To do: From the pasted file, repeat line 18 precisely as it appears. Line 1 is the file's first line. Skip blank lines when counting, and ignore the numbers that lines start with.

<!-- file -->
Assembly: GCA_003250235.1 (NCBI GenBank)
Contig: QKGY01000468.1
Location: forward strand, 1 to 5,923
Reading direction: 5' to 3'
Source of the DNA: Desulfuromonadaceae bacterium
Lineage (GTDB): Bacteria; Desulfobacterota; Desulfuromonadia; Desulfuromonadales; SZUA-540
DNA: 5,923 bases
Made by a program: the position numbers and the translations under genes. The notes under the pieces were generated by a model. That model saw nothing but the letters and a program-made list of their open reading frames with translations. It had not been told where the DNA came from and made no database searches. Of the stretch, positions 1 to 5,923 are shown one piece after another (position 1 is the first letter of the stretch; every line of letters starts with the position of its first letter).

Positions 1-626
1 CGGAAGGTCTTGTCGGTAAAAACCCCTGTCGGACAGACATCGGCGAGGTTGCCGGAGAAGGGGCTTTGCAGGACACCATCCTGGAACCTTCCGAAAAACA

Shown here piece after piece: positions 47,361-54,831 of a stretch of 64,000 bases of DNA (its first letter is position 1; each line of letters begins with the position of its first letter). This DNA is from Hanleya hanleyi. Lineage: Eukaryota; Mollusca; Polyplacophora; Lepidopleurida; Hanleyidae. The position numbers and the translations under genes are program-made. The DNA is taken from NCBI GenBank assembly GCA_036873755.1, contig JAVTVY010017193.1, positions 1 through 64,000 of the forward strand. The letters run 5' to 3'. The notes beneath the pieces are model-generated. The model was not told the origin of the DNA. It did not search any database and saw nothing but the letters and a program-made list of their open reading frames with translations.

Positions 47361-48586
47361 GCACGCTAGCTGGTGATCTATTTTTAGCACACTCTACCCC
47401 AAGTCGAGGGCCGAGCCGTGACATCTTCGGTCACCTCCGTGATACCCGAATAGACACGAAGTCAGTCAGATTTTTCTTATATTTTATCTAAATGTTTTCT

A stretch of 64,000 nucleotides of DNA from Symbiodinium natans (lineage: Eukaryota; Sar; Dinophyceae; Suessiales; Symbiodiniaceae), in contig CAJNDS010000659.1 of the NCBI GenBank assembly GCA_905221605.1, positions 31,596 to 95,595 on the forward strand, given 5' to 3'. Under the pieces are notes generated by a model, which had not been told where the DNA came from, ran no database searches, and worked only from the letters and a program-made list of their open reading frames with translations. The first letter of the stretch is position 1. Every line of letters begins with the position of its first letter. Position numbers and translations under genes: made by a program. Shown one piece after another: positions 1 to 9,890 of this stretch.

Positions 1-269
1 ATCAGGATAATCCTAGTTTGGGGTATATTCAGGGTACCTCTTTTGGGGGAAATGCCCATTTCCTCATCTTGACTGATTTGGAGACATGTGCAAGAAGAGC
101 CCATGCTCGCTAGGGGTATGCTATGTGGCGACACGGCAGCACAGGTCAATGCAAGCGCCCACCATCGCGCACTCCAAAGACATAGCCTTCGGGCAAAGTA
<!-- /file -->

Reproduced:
101 CCATGCTCGCTAGGGGTATGCTATGTGGCGACACGGCAGCACAGGTCAATGCAAGCGCCCACCATCGCGCACTCCAAAGACATAGCCTTCGGGCAAAGTA